Those fond of fame will find Chinese officials and scholars seeking humble consultation from them; they will receive invitations to universities to give speeches and have flattering reports written about their achievements in official media.

For the greedy, Chinese intelligence organizes business opportunities for cooperation, investment, or a fast track to the market. Those whose weakness is lust will be sent pretty girls.

The insider told the New Epoch Magazine that the United Front Work Department of the CCP, the International Department of the Central Committee, the Office of Overseas Chinese Affairs, the Ministry of Foreign Affairs, and the General Military Department of the People’s Liberation Army, all have a large number of intelligence agents that search for and collect information on potentially useful figures, including Western governmental officials, businessmen, famous scholars, and leaders of overseas Chinese communities and their relatives.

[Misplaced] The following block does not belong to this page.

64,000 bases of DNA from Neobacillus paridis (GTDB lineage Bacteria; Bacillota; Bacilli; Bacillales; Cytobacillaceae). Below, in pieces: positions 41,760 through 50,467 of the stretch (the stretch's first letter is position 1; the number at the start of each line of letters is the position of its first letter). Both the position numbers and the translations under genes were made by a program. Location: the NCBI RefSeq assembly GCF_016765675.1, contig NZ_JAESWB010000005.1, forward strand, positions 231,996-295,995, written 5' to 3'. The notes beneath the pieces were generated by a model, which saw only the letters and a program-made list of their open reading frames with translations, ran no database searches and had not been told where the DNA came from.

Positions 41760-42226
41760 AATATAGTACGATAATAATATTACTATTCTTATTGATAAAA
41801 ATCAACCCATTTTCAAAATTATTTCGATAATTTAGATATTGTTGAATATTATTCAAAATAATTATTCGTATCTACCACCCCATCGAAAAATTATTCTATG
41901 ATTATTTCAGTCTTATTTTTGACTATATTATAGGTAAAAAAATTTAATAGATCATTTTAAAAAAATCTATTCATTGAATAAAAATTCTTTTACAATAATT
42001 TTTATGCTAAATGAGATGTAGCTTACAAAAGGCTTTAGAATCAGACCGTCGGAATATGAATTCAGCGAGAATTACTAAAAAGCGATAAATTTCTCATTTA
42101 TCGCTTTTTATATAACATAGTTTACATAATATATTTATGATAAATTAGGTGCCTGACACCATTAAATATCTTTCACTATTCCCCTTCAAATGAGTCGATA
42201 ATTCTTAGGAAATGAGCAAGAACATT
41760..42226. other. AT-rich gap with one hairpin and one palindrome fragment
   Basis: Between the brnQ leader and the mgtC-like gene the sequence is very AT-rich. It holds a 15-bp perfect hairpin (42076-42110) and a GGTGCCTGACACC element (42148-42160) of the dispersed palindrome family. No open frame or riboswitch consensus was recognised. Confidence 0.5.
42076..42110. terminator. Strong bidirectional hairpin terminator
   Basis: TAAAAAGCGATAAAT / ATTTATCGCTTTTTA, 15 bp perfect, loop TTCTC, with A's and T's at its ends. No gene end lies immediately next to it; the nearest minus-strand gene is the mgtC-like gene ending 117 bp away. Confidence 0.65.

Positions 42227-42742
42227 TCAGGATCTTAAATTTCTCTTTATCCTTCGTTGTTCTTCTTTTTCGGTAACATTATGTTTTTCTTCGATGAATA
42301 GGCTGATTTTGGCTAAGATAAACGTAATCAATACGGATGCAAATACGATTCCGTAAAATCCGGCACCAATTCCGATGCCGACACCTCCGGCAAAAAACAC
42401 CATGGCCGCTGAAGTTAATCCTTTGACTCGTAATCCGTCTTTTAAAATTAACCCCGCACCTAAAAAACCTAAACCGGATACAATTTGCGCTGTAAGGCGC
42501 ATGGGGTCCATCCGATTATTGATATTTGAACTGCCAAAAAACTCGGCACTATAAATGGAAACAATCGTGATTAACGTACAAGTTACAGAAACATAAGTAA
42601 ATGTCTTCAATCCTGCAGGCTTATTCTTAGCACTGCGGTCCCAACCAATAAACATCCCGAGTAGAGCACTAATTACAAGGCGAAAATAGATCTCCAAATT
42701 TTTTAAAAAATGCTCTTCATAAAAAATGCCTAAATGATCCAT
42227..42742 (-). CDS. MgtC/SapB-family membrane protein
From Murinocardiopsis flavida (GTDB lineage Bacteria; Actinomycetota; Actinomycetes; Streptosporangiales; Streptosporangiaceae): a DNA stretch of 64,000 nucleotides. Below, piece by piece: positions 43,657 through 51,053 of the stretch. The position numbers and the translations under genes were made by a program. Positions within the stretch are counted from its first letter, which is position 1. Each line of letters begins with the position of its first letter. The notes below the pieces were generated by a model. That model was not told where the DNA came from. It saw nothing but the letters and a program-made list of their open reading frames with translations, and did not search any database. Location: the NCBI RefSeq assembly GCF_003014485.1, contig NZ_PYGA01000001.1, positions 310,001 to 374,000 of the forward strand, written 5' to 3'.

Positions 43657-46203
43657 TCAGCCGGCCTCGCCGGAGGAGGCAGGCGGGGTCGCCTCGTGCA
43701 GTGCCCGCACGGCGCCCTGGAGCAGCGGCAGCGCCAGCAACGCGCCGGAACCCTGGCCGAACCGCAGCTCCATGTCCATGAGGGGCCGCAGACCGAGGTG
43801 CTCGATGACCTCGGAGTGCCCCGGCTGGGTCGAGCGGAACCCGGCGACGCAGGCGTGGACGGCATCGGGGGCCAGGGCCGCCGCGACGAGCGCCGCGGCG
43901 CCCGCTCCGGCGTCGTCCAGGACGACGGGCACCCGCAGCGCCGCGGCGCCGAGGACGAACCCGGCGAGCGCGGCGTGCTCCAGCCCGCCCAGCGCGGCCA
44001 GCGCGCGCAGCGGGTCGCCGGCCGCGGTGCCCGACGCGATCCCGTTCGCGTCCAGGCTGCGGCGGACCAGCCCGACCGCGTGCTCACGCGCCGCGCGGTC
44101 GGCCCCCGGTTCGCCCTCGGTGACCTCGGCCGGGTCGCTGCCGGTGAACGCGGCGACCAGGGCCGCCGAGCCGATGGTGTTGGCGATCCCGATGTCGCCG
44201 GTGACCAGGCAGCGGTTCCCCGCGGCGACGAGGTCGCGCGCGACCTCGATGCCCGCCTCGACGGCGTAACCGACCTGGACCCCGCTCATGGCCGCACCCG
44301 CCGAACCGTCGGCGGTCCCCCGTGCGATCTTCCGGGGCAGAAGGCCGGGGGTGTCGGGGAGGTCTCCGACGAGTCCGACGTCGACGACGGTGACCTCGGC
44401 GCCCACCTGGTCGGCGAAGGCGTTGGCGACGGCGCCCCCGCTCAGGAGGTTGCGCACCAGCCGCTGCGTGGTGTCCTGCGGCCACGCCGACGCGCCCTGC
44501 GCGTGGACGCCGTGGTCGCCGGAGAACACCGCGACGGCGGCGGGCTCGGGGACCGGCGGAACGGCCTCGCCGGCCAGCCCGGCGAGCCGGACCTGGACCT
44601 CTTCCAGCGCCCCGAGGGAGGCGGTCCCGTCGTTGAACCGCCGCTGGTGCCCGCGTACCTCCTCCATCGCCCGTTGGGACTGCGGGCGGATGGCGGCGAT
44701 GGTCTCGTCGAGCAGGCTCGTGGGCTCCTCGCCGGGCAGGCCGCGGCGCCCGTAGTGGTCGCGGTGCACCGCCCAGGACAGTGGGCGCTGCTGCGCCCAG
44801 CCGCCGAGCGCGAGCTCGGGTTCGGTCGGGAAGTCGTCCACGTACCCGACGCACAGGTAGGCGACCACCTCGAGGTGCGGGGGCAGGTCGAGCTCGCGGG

According to the degree of usefulness of the targeted individuals, the CCP establishes contact and invites them to China. The scale of the reception is decided on a case-by-case basis. Targeted individuals may then be subject to soft or harsh techniques to persuade them to act in a way that would benefit the Party.

Australian Scandal

In March 2009, the Australian media reported that then Defense minister of Australia, Joel Fitzgibbon, had a previously undisclosed close relationship with a Chinese-Australian businesswoman, Liu Haiyan, which posed a security threat to Australia.

Liu was closely associated with the Intelligence Department of the People’s Liberation Army, a branch for the collection and analysis of military and political intelligence. The Fitzgibbons had visited China as early as 1993, and since 1993 Chinese intelligence had kept an eye on them.